Smellicopter Combines Live Moth Antenna With Mechanical Drone
The Smellicopter is a small drone that uses a wired-in living antenna from a moth to navigate its way toward a smell.
The team used antennae from the Manduca sexta hawkmoth for Smellicopter. Researchers placed moths in the fridge to anesthetize them before removing an antenna. Once separated from the live moth, the antenna stays biologically and chemically active for up to four hours. That time span could be extended, the researchers said, by storing antennae in the fridge.
By adding tiny wires into either end of the antenna, the researchers were able to connect it to an electrical circuit and measure the average signal from all of the cells in the antenna. The team then compared it to a typical human-made sensor by placing both at one end of a wind tunnel and wafting smells that both sensors would respond to: a floral scent and ethanol, a type of alcohol. The antenna reacted more quickly and took less time to recover between puffs.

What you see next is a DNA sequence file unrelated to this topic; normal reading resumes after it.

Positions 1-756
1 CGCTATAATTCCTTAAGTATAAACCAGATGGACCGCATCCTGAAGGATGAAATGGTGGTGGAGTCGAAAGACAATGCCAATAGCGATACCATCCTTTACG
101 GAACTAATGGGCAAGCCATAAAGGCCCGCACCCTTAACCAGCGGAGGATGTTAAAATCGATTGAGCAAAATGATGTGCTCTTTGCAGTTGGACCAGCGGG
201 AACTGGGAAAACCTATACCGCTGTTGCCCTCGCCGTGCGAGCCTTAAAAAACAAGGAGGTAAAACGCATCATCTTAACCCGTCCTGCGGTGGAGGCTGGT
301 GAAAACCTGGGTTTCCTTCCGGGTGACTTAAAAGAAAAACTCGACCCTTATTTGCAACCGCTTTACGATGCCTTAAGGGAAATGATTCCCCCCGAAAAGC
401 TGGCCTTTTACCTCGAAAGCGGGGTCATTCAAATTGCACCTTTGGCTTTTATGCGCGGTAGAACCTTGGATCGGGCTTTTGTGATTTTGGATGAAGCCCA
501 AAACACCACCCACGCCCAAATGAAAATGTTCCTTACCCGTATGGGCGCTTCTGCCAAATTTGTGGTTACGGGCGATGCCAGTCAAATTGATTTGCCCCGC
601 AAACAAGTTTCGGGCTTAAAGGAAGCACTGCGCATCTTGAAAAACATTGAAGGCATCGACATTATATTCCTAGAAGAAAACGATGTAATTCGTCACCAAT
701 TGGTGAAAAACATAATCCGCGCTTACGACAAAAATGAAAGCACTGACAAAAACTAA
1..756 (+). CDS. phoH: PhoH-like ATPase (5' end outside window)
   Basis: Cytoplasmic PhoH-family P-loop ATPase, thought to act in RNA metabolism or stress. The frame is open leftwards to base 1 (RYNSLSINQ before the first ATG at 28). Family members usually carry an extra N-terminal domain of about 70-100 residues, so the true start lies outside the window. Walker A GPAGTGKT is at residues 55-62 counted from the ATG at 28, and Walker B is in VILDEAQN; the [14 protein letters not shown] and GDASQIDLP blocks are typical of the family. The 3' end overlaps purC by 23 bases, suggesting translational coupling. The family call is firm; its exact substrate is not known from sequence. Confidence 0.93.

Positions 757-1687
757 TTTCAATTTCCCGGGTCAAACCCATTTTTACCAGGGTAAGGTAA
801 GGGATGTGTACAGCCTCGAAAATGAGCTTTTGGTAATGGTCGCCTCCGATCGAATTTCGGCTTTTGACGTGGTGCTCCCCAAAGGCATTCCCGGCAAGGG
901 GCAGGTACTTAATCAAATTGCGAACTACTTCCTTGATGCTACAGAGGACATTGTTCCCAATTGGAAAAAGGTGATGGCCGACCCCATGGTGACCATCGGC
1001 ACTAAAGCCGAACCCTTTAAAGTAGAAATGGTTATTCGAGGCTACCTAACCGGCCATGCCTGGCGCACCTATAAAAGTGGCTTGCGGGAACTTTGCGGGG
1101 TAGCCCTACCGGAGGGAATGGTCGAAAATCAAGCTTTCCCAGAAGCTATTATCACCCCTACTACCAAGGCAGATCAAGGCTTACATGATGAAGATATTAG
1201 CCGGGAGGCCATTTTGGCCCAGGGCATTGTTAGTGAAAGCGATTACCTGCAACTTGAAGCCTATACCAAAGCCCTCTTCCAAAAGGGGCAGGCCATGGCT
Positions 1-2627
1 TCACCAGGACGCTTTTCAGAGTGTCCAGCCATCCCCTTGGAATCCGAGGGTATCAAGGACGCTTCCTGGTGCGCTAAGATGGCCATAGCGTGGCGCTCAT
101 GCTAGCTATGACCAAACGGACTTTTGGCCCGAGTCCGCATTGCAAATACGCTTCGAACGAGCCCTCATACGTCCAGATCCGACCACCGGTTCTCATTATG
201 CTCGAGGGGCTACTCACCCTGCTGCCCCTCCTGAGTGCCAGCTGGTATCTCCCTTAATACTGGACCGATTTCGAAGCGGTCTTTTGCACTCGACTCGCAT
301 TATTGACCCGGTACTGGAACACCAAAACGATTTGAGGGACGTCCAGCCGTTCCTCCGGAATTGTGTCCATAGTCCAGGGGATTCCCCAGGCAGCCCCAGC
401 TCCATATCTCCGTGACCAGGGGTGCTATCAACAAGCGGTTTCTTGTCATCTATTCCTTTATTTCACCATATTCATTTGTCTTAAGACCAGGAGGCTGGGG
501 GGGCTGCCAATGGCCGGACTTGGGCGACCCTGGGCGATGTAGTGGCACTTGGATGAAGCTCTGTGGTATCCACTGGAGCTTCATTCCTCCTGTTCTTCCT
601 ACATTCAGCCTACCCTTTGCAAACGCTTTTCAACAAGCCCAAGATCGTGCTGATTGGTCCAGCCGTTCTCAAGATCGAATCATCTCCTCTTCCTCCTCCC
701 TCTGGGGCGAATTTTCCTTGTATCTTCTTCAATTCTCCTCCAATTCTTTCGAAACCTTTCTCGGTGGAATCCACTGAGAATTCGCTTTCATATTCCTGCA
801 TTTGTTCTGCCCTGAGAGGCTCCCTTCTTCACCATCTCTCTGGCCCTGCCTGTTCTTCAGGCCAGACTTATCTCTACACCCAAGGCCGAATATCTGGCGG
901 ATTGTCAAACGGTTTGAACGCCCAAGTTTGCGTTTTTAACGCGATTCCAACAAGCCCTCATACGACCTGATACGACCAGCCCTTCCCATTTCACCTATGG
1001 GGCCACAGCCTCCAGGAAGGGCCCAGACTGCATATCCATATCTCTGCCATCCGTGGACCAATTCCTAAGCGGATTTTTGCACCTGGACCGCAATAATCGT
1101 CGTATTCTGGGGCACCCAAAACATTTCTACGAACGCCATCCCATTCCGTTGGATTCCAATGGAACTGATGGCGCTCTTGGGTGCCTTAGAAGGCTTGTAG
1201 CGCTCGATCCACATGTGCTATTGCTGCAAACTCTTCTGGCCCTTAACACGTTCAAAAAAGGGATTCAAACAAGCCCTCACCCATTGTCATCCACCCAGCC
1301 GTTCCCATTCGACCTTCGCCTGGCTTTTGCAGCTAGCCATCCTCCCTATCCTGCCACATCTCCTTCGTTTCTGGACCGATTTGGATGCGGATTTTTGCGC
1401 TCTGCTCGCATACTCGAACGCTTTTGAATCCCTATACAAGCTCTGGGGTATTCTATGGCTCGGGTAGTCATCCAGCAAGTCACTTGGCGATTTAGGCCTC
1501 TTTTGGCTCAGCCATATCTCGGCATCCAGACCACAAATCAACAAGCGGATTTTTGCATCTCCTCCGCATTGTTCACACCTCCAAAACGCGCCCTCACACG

Philip K Dick was one of the first science fiction writers to combine biological elements with machines. For example, the swibble from Service Call (1955):
Patiently, the repairman explained elementary physics. "Swibble-culture is an organic phenotype evolved in a protein medium under controlled conditions. The directing neurological tissue that forms the basis of the swibble is alive, certainly, in the sense that it grows, thinks, feeds, excretes waste. Yes, it's definitely alive. But the swibble, as a functioning whole, is a manufactured item. The organic tissue is inserted in the master tank and then sealed.